Psychosocial development: the development of child of the age of 4 is provided on the emotional level, and the problems, which may appear on this level, or wrong upbringing in the psychosocial direction may create huge harm in future (Coll, Thobro & Haas, 2006).

Physical development: the physical development of the 4-year old child is appropriate and the overwhelming activity is the norm, not the deviation from this norm.

Other Risk Factors

The fact that a child of 4 is still reliant on the caregiver, such as the mother in the case of Melissa, may be problematic if the mother is abusing drug. Substance abuse has been found to be related to or the cause of child maltreatment in up to 80% of all cases (Scannapieco, & Carrick, 2005, p.189). The other risk associated with the care giver or parent in this case is the parental affective disturbances, such as depression or hostile and aggressive behavior (Scannapieco, & Carrick, 2005, p.196).

Conclusion

This paper has discussed a case of a 4-year old Melissa, who is at risk due to her developmental stage, using Erikson’s and Piaget’s theories. It also looked at the risk factors such as exposure to external stimuli e.g. poison and motor vehicle risks, and others like the possibility of the mother abusing drug and causing affective disturbances (Scannapieco, & Carrick, 2005, p.121). Erikson and Piaget theories can be easily understood yet; it can easily attract interest and instill deep learning in human development, leading to further appreciation and gratefulness to the life that was given to everyone as a gift (Fischer, 2007, p.1530).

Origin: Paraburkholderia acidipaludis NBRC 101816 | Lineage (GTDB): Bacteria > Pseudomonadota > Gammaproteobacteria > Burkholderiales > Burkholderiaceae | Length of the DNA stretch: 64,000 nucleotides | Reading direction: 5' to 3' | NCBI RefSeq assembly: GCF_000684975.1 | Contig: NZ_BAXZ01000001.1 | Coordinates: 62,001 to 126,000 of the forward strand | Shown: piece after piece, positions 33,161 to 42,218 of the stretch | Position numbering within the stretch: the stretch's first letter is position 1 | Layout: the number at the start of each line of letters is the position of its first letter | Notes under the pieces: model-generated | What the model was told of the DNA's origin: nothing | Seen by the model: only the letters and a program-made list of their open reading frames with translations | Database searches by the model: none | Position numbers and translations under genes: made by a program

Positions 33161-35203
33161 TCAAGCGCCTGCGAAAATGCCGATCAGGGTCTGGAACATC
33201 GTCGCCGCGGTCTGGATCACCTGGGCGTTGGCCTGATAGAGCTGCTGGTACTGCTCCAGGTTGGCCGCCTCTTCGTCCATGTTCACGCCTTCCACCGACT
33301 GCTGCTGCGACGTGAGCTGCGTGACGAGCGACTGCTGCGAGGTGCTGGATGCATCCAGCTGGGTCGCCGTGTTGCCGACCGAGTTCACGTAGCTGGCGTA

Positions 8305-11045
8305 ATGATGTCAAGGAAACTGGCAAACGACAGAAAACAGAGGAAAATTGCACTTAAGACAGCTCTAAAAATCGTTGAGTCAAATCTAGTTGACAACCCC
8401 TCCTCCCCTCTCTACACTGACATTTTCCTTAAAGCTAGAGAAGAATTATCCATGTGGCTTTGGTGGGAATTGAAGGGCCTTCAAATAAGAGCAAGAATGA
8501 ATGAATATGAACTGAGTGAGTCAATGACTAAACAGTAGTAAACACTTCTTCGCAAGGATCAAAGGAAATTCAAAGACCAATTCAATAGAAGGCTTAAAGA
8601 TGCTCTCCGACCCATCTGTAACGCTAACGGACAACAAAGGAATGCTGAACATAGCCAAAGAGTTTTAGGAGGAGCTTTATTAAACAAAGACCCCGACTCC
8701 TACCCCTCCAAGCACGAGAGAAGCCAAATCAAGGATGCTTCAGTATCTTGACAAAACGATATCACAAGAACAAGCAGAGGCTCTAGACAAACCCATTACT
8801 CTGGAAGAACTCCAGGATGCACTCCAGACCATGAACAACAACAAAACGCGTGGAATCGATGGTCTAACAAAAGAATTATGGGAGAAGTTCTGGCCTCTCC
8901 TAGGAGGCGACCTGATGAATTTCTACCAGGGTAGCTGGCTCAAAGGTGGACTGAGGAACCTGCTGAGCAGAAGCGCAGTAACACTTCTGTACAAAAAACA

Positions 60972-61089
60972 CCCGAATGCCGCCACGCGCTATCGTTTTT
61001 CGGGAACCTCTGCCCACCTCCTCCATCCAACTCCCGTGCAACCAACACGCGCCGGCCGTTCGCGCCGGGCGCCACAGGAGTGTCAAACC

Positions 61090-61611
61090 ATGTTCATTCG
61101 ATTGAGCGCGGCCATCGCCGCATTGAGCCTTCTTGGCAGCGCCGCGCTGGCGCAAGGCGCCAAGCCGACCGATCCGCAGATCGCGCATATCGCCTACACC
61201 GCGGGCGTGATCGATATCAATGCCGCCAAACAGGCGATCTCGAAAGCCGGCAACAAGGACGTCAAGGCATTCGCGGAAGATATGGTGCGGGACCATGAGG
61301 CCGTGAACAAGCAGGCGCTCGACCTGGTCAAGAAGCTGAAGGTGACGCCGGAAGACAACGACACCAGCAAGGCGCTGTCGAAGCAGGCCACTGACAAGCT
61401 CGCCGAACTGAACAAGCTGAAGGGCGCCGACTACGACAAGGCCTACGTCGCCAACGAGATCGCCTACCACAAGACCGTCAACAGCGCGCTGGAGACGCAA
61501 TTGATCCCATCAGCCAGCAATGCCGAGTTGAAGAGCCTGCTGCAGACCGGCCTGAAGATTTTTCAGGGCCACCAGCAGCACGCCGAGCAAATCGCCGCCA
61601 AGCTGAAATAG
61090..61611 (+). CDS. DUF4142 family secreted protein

Reference List

Arcangelo, P., & Peterson M. (2005). Pharmacotherapeutics for Advanced.

Coll, K. M., Thobro, P., & Haas, R. (2006). Outcome Evaluation of Adolescent Offender Psychosocial Development: A Comparative Study. Journal of Humanistic Counseling, Education and Development, 45(2), 208+.

Greene, R. (2008). “Eriksonian Theory: a development approach to ego mastery” in Human behavior theory & social work practice. Aldine Transaction, New York, pp. 84-113.

Practice: A Practical Approach. London: Wolters Kluwer Haelth.

Santrock, J. W. (2007). Child development. McGraw-Hill, New York.

Scannapieco, M., & Connell-Carrick K. (2005). Understanding Child Maltreatment: An Ecological and Developmental Perspective. London: Oxford University Press.

Tecklin, J. S. (2007). Pediatric physical therapy. Lippincott Williams & Wilkins, New York.

Tu, T., & Lash, M. (2007). “Don’t Tell Me No; I Tell You No!”: Facilitating Self-Control in Infants and Toddlers. Childhood Education, 84(2), 79+.

Warash, B., Curtis, R., Hursh, D., & Tucci, V. (2008). Skinner Meets Piaget on the Reggio Playground: Practical Synthesis of Applied Behavior Analysis and Developmentally Appropriate Practice Orientations. Journal of Research in Childhood Education, 22(4), 441+.

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PsychologyWriting. (2022, February 6). Child Development Theories. Retrieved from https://psychologywriting.com/child-development-theories/

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"Child Development Theories." PsychologyWriting, 6 Feb. 2022, psychologywriting.com/child-development-theories/.

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PsychologyWriting. (2022) 'Child Development Theories'. 6 February.

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PsychologyWriting. 2022. "Child Development Theories." February 6, 2022. https://psychologywriting.com/child-development-theories/.

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PsychologyWriting. "Child Development Theories." February 6, 2022. https://psychologywriting.com/child-development-theories/.